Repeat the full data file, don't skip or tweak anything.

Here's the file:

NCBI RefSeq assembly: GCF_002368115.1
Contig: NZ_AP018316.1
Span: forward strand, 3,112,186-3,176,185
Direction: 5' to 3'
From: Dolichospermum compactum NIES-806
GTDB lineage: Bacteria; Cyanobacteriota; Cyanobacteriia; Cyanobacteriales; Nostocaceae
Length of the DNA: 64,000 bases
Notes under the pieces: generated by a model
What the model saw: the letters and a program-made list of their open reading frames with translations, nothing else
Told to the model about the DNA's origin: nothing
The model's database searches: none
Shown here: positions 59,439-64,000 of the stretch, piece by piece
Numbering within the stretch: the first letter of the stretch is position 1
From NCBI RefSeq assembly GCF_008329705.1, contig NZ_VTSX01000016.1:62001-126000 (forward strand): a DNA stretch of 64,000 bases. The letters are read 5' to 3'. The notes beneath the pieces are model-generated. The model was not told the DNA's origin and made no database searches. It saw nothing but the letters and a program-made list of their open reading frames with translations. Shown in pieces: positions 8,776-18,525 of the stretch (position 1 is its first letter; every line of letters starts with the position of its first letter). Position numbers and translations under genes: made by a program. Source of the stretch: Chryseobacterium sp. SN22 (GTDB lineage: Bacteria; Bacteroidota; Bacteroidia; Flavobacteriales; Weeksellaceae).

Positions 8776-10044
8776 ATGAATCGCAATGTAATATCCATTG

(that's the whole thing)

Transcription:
NCBI RefSeq assembly: GCF_002368115.1
Contig: NZ_AP018316.1
Span: forward strand, 3,112,186-3,176,185
Direction: 5' to 3'
From: Dolichospermum compactum NIES-806
GTDB lineage: Bacteria; Cyanobacteriota; Cyanobacteriia; Cyanobacteriales; Nostocaceae
Length of the DNA: 64,000 bases
Notes under the pieces: generated by a model
What the model saw: the letters and a program-made list of their open reading frames with translations, nothing else
Told to the model about the DNA's origin: nothing
The model's database searches: none
Shown here: positions 59,439-64,000 of the stretch, piece by piece
Numbering within the stretch: the first letter of the stretch is position 1
From NCBI RefSeq assembly GCF_008329705.1, contig NZ_VTSX01000016.1:62001-126000 (forward strand): a DNA stretch of 64,000 bases. The letters are read 5' to 3'. The notes beneath the pieces are model-generated. The model was not told the DNA's origin and made no database searches. It saw nothing but the letters and a program-made list of their open reading frames with translations. Shown in pieces: positions 8,776-18,525 of the stretch (position 1 is its first letter; every line of letters starts with the position of its first letter). Position numbers and translations under genes: made by a program. Source of the stretch: Chryseobacterium sp. SN22 (GTDB lineage: Bacteria; Bacteroidota; Bacteroidia; Flavobacteriales; Weeksellaceae).

Positions 8776-10044
8776 ATGAATCGCAATGTAATATCCATTG